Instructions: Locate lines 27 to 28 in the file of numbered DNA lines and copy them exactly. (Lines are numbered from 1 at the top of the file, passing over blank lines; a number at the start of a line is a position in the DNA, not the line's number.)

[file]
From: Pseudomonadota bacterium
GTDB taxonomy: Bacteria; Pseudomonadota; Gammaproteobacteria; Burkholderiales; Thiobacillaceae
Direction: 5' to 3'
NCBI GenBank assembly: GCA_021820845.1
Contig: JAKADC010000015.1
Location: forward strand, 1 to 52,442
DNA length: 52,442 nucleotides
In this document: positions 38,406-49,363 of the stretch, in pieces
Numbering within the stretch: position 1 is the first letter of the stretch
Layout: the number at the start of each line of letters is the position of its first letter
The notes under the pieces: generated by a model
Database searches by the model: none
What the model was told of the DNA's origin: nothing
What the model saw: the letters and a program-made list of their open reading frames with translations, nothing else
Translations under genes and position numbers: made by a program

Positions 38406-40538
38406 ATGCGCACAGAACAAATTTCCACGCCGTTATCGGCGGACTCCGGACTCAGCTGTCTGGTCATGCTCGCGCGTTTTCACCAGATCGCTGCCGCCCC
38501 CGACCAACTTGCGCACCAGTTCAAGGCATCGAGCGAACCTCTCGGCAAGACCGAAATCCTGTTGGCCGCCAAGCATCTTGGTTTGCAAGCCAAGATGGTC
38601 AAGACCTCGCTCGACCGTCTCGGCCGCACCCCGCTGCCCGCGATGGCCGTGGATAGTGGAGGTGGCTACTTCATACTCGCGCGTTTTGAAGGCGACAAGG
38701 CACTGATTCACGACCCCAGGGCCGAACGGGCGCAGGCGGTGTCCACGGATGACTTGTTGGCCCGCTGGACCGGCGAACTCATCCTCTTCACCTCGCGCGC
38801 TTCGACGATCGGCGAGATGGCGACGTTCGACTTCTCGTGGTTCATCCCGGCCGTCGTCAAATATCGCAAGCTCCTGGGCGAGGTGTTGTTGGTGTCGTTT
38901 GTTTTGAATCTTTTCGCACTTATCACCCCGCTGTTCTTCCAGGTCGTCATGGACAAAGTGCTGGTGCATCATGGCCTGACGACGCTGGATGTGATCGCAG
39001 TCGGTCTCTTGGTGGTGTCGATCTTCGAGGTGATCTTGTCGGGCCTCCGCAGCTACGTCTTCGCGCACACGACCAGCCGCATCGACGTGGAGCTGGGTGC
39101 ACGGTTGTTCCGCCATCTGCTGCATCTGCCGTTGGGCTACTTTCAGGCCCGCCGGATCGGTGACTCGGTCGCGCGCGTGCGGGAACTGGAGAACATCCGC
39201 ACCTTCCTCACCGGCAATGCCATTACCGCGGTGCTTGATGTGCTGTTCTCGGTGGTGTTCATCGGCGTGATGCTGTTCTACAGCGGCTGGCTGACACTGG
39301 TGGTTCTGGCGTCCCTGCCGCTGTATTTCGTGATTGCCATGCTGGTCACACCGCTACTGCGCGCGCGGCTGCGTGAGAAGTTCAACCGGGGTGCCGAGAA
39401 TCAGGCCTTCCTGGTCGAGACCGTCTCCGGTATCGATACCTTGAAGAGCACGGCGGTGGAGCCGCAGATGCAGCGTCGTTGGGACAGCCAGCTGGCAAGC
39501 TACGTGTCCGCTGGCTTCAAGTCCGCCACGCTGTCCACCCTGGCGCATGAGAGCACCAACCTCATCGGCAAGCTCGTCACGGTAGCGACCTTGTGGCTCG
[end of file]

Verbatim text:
39401 TCAGGCCTTCCTGGTCGAGACCGTCTCCGGTATCGATACCTTGAAGAGCACGGCGGTGGAGCCGCAGATGCAGCGTCGTTGGGACAGCCAGCTGGCAAGC
39501 TACGTGTCCGCTGGCTTCAAGTCCGCCACGCTGTCCACCCTGGCGCATGAGAGCACCAACCTCATCGGCAAGCTCGTCACGGTAGCGACCTTGTGGCTCG